Miami-Dade Health Squanders $15 Million From Feds Meant to Bring Farmers' Markets to Town

​Remember President Obama's stimulus package? The $787 billion bill was supposed to goose this country's ailing economy like a line of premium yeyo. Here in Miami, it was also booked to save us from our slovenly, speed-eating selves. The Centers for Disease Control and Prevention gave the Miami-Dade County Health Department nearly $15 million for healthy-living programs. Neighborhoods such as Overtown and Liberty City -- where McDonald's locations easily outnumber produce vendors -- desperately needed the help.

But three years later, those lofty plans have fallen prey to red tape. All the money must be spent by next month, yet half a dozen organizations have only begun to receive funds.

"It's been a huge pain in the ass," says Ian Wogan, whose company, Garden of Ian, was awarded a grant to improve two community gardens in Little Haiti but struggled for months to get the cash.

What happened? Well, it took a full year for Miami-Dade County Health Department (a state agency) to even receive the $14.7 million. Then the organization began soliciting bids. It didn't start doling out cash until June 2010, giving $12 million to 20 groups.

But those that received money included many programs that had little to do with putting vegetables in the hood. Miami-Dade County Public Schools, for instance, took $3 million for "healthier" vending machines and education sessions; the Miami Police Department bizarrely snagged $300,000 to train crossing guards; and more than $3 million went to ad firms to promote the CDC's plans.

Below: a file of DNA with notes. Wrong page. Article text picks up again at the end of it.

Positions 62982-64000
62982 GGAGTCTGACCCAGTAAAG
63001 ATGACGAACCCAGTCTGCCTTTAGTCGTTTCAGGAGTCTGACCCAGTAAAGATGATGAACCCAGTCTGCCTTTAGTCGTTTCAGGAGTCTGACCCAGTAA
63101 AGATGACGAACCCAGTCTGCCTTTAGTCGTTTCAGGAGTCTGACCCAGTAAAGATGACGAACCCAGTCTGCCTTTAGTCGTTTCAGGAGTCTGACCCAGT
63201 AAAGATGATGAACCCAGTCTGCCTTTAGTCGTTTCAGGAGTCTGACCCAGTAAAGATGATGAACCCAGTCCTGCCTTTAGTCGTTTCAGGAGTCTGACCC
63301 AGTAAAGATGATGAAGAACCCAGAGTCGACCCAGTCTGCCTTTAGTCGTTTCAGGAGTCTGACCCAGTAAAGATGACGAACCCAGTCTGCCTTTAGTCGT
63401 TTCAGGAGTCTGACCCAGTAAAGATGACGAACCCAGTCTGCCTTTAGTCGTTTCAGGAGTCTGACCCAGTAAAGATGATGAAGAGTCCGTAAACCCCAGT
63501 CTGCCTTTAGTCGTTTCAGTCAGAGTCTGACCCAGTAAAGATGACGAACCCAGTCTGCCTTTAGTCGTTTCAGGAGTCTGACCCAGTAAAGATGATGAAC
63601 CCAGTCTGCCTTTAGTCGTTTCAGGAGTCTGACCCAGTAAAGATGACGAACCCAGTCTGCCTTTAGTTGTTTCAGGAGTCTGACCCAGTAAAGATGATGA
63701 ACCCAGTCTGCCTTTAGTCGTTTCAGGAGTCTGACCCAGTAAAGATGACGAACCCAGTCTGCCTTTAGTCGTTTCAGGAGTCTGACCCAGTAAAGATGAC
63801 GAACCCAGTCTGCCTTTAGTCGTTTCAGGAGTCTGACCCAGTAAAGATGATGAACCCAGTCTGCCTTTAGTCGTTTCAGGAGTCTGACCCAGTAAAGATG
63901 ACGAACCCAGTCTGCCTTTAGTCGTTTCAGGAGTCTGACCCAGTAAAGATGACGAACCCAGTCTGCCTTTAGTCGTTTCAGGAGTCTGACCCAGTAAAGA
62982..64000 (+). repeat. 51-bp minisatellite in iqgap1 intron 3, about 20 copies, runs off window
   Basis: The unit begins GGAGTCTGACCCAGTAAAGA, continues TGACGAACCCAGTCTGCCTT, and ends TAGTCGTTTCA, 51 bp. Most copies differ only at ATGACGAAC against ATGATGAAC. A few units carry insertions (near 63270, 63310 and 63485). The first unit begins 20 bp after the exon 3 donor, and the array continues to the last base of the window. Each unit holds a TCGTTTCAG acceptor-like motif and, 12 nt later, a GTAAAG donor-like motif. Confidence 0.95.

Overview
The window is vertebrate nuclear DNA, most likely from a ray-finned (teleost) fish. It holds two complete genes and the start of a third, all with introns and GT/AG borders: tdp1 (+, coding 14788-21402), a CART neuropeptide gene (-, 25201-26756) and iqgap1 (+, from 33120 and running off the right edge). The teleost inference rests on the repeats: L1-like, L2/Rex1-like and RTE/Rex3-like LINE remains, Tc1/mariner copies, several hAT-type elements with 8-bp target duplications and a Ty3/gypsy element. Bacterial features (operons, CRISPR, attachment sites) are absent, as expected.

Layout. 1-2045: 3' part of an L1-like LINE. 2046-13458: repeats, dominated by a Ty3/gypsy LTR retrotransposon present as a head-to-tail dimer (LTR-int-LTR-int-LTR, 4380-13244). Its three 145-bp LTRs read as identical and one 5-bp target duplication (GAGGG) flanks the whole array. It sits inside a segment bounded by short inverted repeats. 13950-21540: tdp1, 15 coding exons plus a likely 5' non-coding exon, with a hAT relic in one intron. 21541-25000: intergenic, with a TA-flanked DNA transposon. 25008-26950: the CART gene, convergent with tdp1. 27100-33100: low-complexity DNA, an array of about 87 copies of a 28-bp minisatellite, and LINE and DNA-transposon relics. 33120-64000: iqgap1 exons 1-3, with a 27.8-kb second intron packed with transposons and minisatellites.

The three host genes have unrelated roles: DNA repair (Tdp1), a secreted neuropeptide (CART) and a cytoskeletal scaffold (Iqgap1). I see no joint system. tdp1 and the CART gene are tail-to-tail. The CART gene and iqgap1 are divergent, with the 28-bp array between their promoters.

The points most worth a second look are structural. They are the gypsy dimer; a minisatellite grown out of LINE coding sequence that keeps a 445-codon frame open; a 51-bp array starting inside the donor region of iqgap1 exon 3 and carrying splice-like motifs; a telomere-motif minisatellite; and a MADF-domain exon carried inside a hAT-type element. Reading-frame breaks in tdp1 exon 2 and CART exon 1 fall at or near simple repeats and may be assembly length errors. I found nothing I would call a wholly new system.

Farm initiatives such as Wogan's group -- ones that would actually put farmers' produce on the table -- got the leftovers: $500,566 to boost markets and gardens in Miami's inner-city "food deserts."

Even worse, that money came too late. Some groups say they began received money only a few weeks ago. Unless the DOH gets an extension, any unspent funds will be sent back to the CDC March 18.

"The whole idea was to use this money to enhance these gardens," Wogan laments, "but the season is pretty much gone now."

Below is a spreadsheet of the Miami-Dade County Health Department distributed more than $12 million in stimulus funds. The organization itself used roughly $2 million to administer the money.

Recipient informationMiami-Dade County DOH grant recipients

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Michael E. Miller was a staff writer at Miami New Times for five years. His work for New Times won many national awards, including back-to-back-to-back Sigma Delta Chi medallions. He now covers local enterprise for the Washington Post.